We officially have two teenagers living in our house! Mya is now 13!!
Last night we went to Red Robin (birthday girl’s choice) to celebrate this momentous occasion. We got crazy and actually allowed the kids to play games on the table tablet that is always there staring kids in the face and that inevitably breeds the question with a very sweet look on their face and a twinkle in their eyes, “Can we please, just this one time?”. They thought this was absolutely amazing and pretty shocking because this is very different from our standard – no electronics during dinner rule.
So, while we waited at a much quieter than usual table due to the kids playing video games, I picked up the good old fashioned kid’s menu to check out the activities. I must say that Red Robin has a very entertaining and well-rounded kid’s menu enjoyed by both children and adults.
I found a question cloud that really grabbed by attention. It read:
“Would you rather travel to the future or to the past?”
I immediately knew my answer. I would travel to the past to make different choices around some critical things that began three decades ago that I still experience grief about today. (yes, middle school and tween life is rough!)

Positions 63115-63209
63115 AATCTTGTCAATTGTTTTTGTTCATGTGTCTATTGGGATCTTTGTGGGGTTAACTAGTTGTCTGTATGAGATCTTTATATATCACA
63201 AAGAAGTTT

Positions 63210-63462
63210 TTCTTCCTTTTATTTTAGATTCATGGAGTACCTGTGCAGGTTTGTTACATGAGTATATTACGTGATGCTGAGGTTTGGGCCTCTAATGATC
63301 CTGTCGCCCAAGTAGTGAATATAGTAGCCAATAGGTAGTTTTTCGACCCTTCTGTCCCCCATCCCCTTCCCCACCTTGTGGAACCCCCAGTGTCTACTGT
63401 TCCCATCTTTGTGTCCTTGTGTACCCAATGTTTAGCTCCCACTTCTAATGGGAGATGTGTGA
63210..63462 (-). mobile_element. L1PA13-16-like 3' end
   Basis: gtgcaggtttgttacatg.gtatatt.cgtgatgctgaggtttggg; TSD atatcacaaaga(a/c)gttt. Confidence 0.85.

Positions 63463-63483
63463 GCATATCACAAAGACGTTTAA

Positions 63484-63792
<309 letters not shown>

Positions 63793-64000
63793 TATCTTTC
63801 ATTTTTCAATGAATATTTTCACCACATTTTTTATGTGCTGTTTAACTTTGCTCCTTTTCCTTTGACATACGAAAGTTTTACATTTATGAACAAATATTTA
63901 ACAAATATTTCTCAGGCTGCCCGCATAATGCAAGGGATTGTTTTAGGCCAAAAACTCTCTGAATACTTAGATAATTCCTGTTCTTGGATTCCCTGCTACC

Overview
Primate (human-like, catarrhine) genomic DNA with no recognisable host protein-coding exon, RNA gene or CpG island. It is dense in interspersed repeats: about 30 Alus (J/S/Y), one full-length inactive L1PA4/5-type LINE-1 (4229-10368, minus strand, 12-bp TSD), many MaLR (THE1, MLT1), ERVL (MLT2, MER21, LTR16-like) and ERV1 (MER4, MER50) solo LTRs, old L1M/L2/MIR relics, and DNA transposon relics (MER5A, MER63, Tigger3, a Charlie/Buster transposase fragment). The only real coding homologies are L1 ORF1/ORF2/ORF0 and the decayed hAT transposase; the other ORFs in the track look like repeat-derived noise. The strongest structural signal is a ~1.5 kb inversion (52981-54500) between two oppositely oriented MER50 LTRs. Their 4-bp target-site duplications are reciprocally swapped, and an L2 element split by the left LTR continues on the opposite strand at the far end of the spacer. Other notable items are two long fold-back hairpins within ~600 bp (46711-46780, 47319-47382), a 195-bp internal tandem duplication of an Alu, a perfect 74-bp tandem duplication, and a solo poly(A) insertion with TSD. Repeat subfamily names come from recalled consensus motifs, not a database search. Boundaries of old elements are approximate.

I have thought, wondered, cried, regretted, raged and shut down. I have chastised, berated and punished myself. I have fantasized about things having gone differently and how that would have affected my future.
Last night I had the exact opposite experience, and it was wonderful. As part of my work as a coach for women, I often notice a great divide between how we treat ourselves versus the way we treat others. Generally, it comes much more naturally to show compassion, understanding and acceptance toward others than it is to do the same for ourselves. When it comes us, a very common instinct is to resort to a relentless, vicious, critical, accuser and torturer. It’s brutal!
Over the years I have worked on recognizing the ways I think about, talk to and treat myself as compared to my responses to others. Recently during a session with my coach, I was challenged to put “unconditional love” post-it notes around my house. These would remind me to take a few minutes to love on younger versions of myself who made choices that I would like to reverse.
This integration practice has been very powerful. I am bringing my “black sheep” back into the fold of who I am. Each time I meet those parts of me with love rather than contempt, I experience a greater degree of internal wholeness and can operate more as my true self.